Crabs and crab-based dishes have always been restaurant food to me. Maybe that’s because I used to let crabs intimidate me. But after my recent foodbloggers trip to the J.M Clayton Co. crab processing operation, I got courageous and set out to make my own Maryland-style crab cakes.
Our hosts told us that J.M. Clayton sells fresh-cooked crabmeat to the MidAtlantic Whole Foods stores. Sure enough, there it was, in the seafood department of my local (Northwest DC) Whole Foods. At $22 a pound, backfin crabmeat is an expensive treat. Still, a home-cooked crab cake dinner would be much less expensive than a restaurant meal, so I gulped and forged ahead.
After I did the math I felt better. A pound of backfin crabmeat makes 6 good-sized crab cakes, so each one costs about $4 to make. At 2 crab cakes per person, my Maryland-style crab cakes, with salad, wine, and dessert cost us about $15. Even compared to the prepared Whole Foods crab cakes, I was still saving money. Those cost $6, 30% more than homemade. I’ve tasted them and (not to brag) they aren’t as good as the ones you can make using this recipe.
Maryland-style crab cakes are easy to make. All you need is good crabmeat (fresh or canned), binding ingredients, seasonings, and a small amount of butter or oil for frying or baking. Although you can make them without any breading, I prefer to add a small amount.
My only caution on crab cake-making is to approach the task with a light hand. If you mix them calmly and just a little, the crab cakes will be light and yet stay together. If you attack the mixture with a vengeance, they will come out hard-packed instead. They will stay together if you flip them carefully; being rougher is likely to yield a crab hash. It’s still delicious, but not exactly the presentation you sought.
After reviewing at least 10 crab cake recipes I drew up this list of ingredient variations:
Maryland-Style Crab Cake Ingredients
Binding ingredients to hold the crabcake mixture together – Egg (1 egg per 12 -16 oz of crabmeat), Optional – mayonnaise – as little as 1 tablespoon per pound (in the Old Bay recipe) up to as much 2/3 cup per pound (in the recipe from Karson’s Inn in Baltimore)
Bread (all the recipes had at least ½ cup, and a few had over 1 cup) – Saltines, breadcrumbs whether homemade or store-bought (including Panko, Japanese-style crunchy breadcrumbs) or cubed or torn apart shreds of white bread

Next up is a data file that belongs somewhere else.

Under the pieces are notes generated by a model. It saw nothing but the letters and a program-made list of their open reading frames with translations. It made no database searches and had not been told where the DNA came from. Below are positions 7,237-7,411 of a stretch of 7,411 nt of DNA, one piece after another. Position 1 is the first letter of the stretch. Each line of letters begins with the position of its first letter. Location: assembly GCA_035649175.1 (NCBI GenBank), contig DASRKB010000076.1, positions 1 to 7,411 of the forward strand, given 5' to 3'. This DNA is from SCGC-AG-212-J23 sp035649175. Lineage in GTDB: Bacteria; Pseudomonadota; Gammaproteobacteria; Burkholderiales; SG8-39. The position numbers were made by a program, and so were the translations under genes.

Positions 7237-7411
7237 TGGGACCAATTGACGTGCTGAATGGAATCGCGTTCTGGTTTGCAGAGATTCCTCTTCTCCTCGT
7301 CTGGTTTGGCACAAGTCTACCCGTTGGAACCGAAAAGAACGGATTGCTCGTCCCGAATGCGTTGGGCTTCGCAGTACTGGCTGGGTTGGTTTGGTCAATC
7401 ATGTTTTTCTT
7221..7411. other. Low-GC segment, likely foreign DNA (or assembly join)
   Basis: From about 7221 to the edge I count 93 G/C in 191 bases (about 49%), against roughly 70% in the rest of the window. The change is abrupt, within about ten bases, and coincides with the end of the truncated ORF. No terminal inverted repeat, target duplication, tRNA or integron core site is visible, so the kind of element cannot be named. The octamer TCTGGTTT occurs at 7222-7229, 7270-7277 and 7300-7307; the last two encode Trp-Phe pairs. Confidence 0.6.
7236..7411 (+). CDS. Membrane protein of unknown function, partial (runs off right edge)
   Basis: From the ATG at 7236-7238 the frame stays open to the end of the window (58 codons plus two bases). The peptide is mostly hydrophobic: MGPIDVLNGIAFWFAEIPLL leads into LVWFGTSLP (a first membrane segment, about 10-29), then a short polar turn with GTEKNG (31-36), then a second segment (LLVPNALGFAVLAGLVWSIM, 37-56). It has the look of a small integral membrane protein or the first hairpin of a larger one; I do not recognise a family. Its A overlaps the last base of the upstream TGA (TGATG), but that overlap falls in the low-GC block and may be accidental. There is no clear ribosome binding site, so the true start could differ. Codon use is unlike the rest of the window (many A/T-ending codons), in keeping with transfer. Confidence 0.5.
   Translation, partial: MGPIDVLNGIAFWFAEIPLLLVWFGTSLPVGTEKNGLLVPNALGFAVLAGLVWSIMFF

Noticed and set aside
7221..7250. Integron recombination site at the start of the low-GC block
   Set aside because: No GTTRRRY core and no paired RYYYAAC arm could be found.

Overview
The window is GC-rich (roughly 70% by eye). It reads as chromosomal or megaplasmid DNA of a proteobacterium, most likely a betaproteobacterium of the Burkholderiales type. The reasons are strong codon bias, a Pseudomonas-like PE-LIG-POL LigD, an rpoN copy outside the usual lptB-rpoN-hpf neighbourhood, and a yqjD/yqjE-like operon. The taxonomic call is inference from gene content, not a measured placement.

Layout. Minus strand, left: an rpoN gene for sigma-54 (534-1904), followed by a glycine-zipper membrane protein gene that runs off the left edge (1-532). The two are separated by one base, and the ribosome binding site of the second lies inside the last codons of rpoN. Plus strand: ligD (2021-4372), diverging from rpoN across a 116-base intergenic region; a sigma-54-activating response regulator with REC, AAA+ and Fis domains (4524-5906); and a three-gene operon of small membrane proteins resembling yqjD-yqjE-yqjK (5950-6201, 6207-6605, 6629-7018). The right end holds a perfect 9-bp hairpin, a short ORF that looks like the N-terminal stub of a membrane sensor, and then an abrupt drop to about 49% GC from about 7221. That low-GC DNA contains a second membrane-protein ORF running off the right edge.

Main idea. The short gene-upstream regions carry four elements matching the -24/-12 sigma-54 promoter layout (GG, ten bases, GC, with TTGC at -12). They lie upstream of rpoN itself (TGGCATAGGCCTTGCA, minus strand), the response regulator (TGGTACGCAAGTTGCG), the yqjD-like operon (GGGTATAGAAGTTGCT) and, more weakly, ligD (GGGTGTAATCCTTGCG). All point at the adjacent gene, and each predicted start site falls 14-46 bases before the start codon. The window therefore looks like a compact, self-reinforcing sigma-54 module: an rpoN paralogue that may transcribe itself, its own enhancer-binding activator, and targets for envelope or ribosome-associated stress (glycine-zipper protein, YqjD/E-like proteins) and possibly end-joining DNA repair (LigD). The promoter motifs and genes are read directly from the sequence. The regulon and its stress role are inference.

- Bell pepper
- Lemon juice
- Old Bay seasoning
- Worcestershire sauce – 1 teaspoon or so in most recipes, up to 1 tablespoon in the Old Bay recipe
- Mustard – ½ – 1½ teaspoon of dry or prepared
- Horseradish (prepared from a jar) – ½ – 1 teaspoon
- Chopped parsley
- Hot sauce – a dash or two
- Jalapeno pepper
- Salt and pepper
Odd hint – The company that makes Old Bay recommends adding a tablespoon of baking powder per pound of crabmeat to make the crab cakes light.
Most inventive substitution – A gluten-free reviewer of the Bon Appetit version suggested using tortilla crumbs instead of a wheat-based bread product. (I had never heard of them before but found them online – they are made with corn and lime.)
Here is my recipe:
Laura’s Cross Border (DC-made), Maryland-style Crab Cakes
- ½ cup breadcrumbs (I mixed homemade and panko) + ¼ to ½ cup more for rolling them finished crab cakes in before frying.
- 1 egg
- 1 teaspoon dry mustard
- 1 teaspoon Worcestershire sauce
- 1 tablespoon lemon juice
- 1 teaspoon horseradish
- 1 tablespoon finely chopped red bell pepper
- 1 teaspoon Old Bay seasoning
- 1 pound of fresh or canned Maryland crab meat
- 3-4 tablespoons of olive oil
- Cutting board
- Measuring cups
- Measuring spoons
- Cookie sheet (I lined with it foil to make it easier to clean)
- Large fork
- Pancake turner or metal spatula
- Mix the ½ cup breadcrumbs, egg, and seasonings.
- Gently pry the crabmeat pieces apart. Don’t mash it up – leave pieces large and uneven.
- Gently mix the crabmeat into the breadcrumb/egg/seasoning mixture with a fork, then form crab cakes with your hands. You should press the meat slightly to get the crab cakes to stick together, but don’t be rough. It’s like meatballs, only the “meat” is not uniformly shaped and the cakes are more delicate. You can leave the crab cakes in a ball shape – there is no need to flatten them.
- Put the crab cakes on a plate or cookie sheet, cover with plastic wrap and let them rest n the refrigerator for at least 30 minutes, preferably 1-2 hours. This step is essential or there is a good chance the crab cakes will fall apart!!
- After they have rested, gently roll the crab cakes in remaining breadcrumbs to coat them.
- Heat a pan. Add 2-3 tablespoons of olive oil and fry the crab cakes on medium heat for approximately 5-7 minutes per side until heated through and both sides are golden brown. If you are doing batches and need to add additional oil, let it heat in the pan before adding more crab cakes. Remember to be gentle when turning the cakes over. Although you may flatten them slightly, do not press them down.
Serve with lemon wedges and seafood cocktail sauce.
Note: If you prefer to bake the crab cakes, lightly brush them with oil or butter, sprinkle a dash of paprika and bake for 15-20 minutes at 400 degrees F on an oiled sheet. A few recipes suggested broiling them on an oiled sheet for 10-15 minutes but I thought that would overcook them. I definitely wasn’t interested in another suggested cooking method – deep fat frying. After pan frying and baking crab cakes, we did a taste test. Our vote (2-0) was for the lightly fried version, which was more tender and had a nice crunchy outside.